Metastatic TNBC Case Overview


Hope Rugo, MD, discusses the case of a 49-year-old woman diagnosed with metastatic triple-negative breast cancer.

Hope Rugo, MD: Hello, I’m Hope Rugo, a professor of medicine and the director of breast oncology and clinical trials education at the University of California San Francisco’s Comprehensive Cancer Center. It’s a pleasure to be here with you to talk through a case of an unfortunate young woman with triple-negative breast cancer that becomes metastatic. This patient initially presented at the age of 42 with a locally advanced right breast cancer and palpable axillary lymph nodes. The stereotactic core biopsy showed a grade 3 triple-negative breast cancer that was highly proliferative.

On examination, she had a large mass with dimpling of the areola, and at 12 o’clock, she had multiple palpable axillary nodes. She had an MRI of the breast, which confirmed a single mass that was locally advanced and showed that there were no tumors in her left breast. She had genetic testing, which is our current standard, including BRCA1 and BRCA2, which showed no evidence of germline mutations. She had staging with a PET [positron emission tomography]/CT scan that showed the mass in her right breast that was FDG [fluorodeoxyglucose] avid, and FDG-avid right axillary lymph nodes but no other site of disease. She was healthy without any other medical problems.

It was recommended to this patient that she receive neoadjuvant chemotherapy. She received weekly paclitaxel and carboplatin for 12 weeks followed by dose-dense doxorubicin and cyclophosphamide with an excellent clinical response on exam, with the exception of a persistent palpable axillary node. She then underwent right mastectomy because of the involvement of the areola and the skin dimpling, with axillary node sampling and immediate reconstruction. This showed 2 mm of residual disease in the breast that was not cellular. Unfortunately, 1 of 10 nodes was positive for residual invasive triple-negative breast cancer with evidence of extranodal extension. She then received postmastectomy radiation followed by 8 cycles of adjuvant capecitabine.

Subsequently, she felt well for about 13 months. She then presented with abdominal bloating, early satiety, a new cough, and worsening fatigue. A CT scan of the chest, abdomen, and pelvis revealed 2 nodules in the right lung, each measuring about 1.5 cm; pleural nodularity; several liver metastases up to 2 cm; and moderate hepatomegaly. Laboratory studies were normal, including liver enzymes. She had a liver biopsy that confirmed metastatic breast cancer. Markers showed that this cancer was still triple-negative. NGS [next-generation sequencing] and IHC [immunohistochemistry] for PD-L1 were ordered. NGS was still pending when the IHC returned for PD-L1. Using the SP142 antibody, the liver metastasis was positive for PD-L1 with 10% staining. She then started treatment with atezolizumab and nab-paclitaxel.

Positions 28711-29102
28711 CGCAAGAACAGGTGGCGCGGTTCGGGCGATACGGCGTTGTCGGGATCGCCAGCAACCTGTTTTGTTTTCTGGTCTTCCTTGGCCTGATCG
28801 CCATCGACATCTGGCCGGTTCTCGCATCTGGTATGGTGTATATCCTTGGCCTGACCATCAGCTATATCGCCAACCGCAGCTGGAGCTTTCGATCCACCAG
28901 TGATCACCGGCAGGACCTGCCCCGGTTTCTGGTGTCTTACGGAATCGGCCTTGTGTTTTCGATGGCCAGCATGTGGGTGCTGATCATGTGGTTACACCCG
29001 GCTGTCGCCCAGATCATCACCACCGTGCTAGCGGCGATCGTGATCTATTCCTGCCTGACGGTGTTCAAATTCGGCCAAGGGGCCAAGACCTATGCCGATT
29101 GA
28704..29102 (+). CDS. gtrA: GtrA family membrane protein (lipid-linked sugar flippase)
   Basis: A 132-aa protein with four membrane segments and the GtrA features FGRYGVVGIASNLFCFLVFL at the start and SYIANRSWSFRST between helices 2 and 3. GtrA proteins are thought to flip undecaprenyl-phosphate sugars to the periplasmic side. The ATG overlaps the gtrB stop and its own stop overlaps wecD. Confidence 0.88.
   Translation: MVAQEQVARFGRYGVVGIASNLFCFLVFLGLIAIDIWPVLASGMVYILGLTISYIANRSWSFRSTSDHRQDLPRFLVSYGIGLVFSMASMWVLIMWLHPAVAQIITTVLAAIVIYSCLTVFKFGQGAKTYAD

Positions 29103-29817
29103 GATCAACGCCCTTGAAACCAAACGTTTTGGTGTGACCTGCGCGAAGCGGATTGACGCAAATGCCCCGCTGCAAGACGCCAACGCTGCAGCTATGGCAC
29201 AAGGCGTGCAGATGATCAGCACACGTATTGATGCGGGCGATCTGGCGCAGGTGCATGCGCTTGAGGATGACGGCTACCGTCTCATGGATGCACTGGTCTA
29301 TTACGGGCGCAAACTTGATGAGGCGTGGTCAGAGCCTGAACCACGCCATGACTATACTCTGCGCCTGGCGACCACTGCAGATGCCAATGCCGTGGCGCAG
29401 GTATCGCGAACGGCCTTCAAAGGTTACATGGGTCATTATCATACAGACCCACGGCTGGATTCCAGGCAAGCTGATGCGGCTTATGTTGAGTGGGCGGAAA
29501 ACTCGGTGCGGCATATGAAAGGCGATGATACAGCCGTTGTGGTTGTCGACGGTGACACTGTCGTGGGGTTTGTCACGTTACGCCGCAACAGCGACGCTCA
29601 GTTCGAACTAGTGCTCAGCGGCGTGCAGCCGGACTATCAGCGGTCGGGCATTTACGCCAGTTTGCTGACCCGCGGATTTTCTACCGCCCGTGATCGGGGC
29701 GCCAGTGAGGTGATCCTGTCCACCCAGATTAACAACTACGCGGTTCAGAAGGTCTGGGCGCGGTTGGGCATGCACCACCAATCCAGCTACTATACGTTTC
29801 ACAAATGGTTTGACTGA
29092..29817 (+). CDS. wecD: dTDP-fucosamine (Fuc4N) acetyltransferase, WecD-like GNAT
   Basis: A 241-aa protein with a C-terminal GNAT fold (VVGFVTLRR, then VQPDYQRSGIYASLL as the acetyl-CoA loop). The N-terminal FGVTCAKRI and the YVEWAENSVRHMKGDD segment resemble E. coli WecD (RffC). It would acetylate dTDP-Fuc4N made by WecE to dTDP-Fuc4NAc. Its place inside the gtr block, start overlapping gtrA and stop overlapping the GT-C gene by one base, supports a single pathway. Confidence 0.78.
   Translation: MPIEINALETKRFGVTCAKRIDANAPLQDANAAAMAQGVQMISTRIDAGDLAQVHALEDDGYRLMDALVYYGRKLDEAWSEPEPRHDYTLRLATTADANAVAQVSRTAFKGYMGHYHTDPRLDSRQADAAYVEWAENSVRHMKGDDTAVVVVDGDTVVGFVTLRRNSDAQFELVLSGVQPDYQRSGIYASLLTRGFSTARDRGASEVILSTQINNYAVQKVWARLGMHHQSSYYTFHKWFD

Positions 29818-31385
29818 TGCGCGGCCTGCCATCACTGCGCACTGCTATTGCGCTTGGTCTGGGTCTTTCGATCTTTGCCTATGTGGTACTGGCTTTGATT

How do we think about this patient? A patient like this is quite unfortunate. We don’t see a pathologic complete response [pCR] with no residual invasive cancer in the breast and nodes after our standard of care: the best neoadjuvant therapy with the inclusion of carboplatin that has been shown to improve pathologic complete response in patients with triple-negative breast cancer. We’re still waiting for event-free survival data as seen in the BrighTNess trial, 1 of the largest randomized trials that evaluated the addition of carboplatin to standard paclitaxel and anthracycline as neoadjuvant chemotherapy. The BrighTNess trial also looked at the addition of veliparib but did not see an improvement in pCR with the addition of the PARP inhibitor to carboplatin and paclitaxel as a backbone. We should see the results of the BrighTNess trial and event-free survival soon, but based on the increased pCR I’ve seen from many patients with locally advanced triple-negative breast cancer. Carboplatin is included in the neoadjuvant chemotherapy regimen, although by no means is this required at the present day.

She then ended up with a very good response in her breast, but unfortunately a single positive axillary node. In terms of prognosis and risk of metastatic disease, having a positive node after neoadjuvant chemotherapy is a poor prognostic finding with a high risk of developing subsequent metastatic incurable disease. We know from the CREATE-X trial that adding 8 cycles of capecitabine in the adjuvant setting reduces the risk of metastatic recurrence and improves overall survival. Unfortunately, in this patient, and as we often see, there are young patients who have chemotherapy-resistant triple-negative breast cancer. She developed metastatic disease just a little more than a year after finishing her capecitabine.

Transcript edited for clarity.

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